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"Chelsea is very central." I figured she was talking about art... maybe she was trying to make a sly Booth Jonathan reference.
Yo yo pa is right. Suggested admission doesn't exist to subsidize New Yorkers.
That said, we should keep in mind that the Met is acquiring the Whitney's old building and unlike The Met and Cloisters that won't be on public land. That building may retain its admission price.
I don't think they can ruin it, necessarily.
Your comment presumes that the Met instituted that policy out of the goodness of their hearts. Not so. They get millions of dollars a year from the city and the museum sits on public land, so free admission is part of a deal. Most of their money for operating expenses comes out of their monster endowment, so the admissions fees are a minor part of their finances anyway.
I agree with this article totally. To add on, an artist can use this app to engage customers. Spontaneous moments can be combined with sharing the artists' process via videos and pictures.
The curbside pilot in SI isn't about Bloomberg or DSNY making an effort to expand composting, it's a three card monty to ease SIers and elected officials (most who have been kept in the dark by technocrats) to the idea of re-importing "waste", which DSNY has illegally been doing with material collected from farmers markets in boroughs other than Staten Island for over a year now. While SI deserves green initiatives just as much as any other borough, this top-down, "we know better than you" approach that is a signature trait of many NYC administrations does very little to empower communities to take composting into their own hands.
Also, the author states that SI is the least "green" borough, which may be valid if measured by the number of residents that are convinced of their own self-righteous accomplishments in achieving a smaller environmental footprint (Brooklyn and Manhattan would probably be contenders for the top spot). If measured by the amount of undeveloped open space vegetated by native plants, capacity to sequester carbon, absorb rainwater, air quality, and noise pollution, SI would come up on top as "greenest".
pipe the fuck down
Seems the posters are spot on. Sometimes the truth makes people uncomfortable.
kristin iversen i love youuuu!!
Not to mention not being able to hear the announcements. When you see me running because I'm aware of danger and you're still sitting there... welp.
@Ingrid Got it, will update to reflect that. Thanks!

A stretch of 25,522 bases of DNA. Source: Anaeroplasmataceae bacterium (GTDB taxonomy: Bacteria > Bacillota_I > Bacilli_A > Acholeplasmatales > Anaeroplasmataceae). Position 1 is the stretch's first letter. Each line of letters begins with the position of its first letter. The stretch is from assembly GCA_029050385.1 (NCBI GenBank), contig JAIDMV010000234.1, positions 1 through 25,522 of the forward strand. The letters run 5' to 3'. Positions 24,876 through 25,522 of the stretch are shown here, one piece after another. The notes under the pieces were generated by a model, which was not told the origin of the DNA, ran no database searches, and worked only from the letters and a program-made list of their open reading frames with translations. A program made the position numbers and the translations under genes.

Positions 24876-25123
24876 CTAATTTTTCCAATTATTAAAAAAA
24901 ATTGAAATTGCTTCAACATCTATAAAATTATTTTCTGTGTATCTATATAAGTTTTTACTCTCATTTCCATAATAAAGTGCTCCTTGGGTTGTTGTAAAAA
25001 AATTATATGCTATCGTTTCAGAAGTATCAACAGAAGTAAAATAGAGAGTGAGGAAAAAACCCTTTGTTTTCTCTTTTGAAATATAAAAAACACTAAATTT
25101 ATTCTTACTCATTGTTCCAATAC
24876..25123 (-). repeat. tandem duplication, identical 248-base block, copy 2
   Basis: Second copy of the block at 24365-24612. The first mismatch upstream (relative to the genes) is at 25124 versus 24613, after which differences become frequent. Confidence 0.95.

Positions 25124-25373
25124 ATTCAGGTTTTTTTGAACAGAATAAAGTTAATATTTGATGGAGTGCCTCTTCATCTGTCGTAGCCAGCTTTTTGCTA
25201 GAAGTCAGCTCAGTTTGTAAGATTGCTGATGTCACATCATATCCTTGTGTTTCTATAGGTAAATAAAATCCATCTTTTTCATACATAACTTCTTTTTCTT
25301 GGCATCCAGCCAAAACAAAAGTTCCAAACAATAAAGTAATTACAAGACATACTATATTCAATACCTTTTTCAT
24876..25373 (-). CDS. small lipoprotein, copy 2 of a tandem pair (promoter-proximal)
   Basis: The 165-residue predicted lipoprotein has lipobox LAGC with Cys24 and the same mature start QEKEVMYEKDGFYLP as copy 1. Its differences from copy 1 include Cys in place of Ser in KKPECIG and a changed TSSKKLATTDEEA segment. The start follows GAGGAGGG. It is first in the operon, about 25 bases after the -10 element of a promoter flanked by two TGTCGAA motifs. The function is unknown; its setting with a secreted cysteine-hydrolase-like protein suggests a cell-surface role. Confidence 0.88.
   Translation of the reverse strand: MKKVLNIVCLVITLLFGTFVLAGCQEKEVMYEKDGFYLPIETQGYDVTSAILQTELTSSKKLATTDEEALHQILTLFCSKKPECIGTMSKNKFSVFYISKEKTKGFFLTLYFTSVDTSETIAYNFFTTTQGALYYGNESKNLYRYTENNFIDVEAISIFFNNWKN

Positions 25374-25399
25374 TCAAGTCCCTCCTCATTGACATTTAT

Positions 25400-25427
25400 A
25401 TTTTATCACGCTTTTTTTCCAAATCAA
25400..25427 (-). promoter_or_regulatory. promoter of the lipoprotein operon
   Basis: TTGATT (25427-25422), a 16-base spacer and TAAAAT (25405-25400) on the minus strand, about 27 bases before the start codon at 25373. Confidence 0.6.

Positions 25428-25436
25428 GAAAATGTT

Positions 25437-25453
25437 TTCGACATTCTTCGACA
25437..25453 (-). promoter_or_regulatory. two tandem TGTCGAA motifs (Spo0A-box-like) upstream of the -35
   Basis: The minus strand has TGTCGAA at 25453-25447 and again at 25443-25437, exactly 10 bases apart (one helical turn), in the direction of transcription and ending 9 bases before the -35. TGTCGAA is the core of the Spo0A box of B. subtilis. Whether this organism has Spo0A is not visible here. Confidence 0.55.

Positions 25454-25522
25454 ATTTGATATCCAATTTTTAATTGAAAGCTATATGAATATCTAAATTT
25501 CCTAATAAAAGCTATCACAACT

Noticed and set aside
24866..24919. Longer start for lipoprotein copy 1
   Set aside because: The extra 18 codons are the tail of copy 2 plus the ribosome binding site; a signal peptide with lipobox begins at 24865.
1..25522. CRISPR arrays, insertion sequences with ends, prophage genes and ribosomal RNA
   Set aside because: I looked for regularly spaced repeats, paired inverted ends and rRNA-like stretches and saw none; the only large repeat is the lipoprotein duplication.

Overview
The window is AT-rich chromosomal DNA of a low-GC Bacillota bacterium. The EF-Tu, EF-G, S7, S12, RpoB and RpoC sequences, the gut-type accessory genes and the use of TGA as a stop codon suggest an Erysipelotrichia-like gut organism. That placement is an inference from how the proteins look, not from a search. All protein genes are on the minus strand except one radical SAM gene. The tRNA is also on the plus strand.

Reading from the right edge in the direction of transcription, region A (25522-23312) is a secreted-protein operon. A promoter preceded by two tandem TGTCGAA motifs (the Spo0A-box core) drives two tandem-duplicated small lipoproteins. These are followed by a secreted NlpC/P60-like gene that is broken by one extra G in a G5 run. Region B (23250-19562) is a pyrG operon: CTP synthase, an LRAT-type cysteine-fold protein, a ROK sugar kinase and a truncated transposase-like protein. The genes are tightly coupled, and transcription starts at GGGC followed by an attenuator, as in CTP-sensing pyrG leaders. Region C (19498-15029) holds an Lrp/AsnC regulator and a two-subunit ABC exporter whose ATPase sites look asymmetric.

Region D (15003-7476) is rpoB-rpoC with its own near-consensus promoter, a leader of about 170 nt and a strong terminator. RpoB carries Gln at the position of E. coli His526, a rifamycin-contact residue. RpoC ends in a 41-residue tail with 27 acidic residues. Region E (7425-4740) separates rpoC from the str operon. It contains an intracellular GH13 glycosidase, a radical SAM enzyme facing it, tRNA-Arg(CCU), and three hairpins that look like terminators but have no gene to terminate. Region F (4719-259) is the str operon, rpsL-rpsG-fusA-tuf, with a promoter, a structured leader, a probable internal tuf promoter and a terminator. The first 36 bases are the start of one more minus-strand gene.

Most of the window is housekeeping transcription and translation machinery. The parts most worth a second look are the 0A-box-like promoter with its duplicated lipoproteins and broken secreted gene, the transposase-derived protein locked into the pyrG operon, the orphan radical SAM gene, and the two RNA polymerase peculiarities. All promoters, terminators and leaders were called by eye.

I am sick and tired of this holier-than-thou attitude regarding Staten Island coming from people who clearly know little to nothing about the community or the people who live here. Staten Island is an incredibly diverse borough. Two of our city councilmembers are Republican and one, Debbie Rose (an African American woman who has occupied the post since 2009), is a Democrat. We are also home to one of New York State’s few openly gay Assemblymembers, Matt Titone, who has been in office since 2007.
The notion that Staten Islanders are not interested in green initiatives is complete nonsense. We have an active CSA, busy greenmarkets, numerous community gardens, and a wonderful Heritage Farm at Snug Harbor that supplies produce to our local farm-to-table restaurants. Many of us maintain gardens in our backyards and several of my neighbors raise chickens.
And guess what? We already compost! What we can’t fit into our backyard compost bins we carry to the greenmarket collection site. We welcome the opportunity to pilot a municipal composting program.
In fact, Staten Island’s North Shore is probably an ideal community in which to test the program. Yes, we have numerous single-family houses, but we also have a substantial mix of small apartment buildings, large co-op buildings, and waterfront condos. The many different types of dwellings will help the city to understand what it will take for a composting program to be successful city-wide.
It’s wonderful that you want Brooklyn to take part in piloting the composting initiative, but there’s no reason to disparage your Staten Island neighbors to make your point.
Hi there! Just to clarify, I'm not "the" organizer of this. There's a few really great dedicated people working on the campaign. Swipe Back wasn't even originally my idea! Melissa Freedman came up with the idea to have buttons. I just made the website. Just trying to give credit where it's due!
A pilot program of curbside compost collection DID happen in Brooklyn, specifically Park Slope years ago... mid 90s i believe.
That woul just deprive the MTA of money they would be earning, and will just push up the next round of fare hikes.
Pretty certain you call the doorman "creepy" because he's Dominican. Come on now.
smoking does make your fingers fall off fyi.
This is true Daniel but, anything in open view is a misdemeanor. When you get searched by cops they usually take everything out of your pocket at which point it becomes "in plain view." They use this technique to actually bring you to jail rather than write you a ticket.
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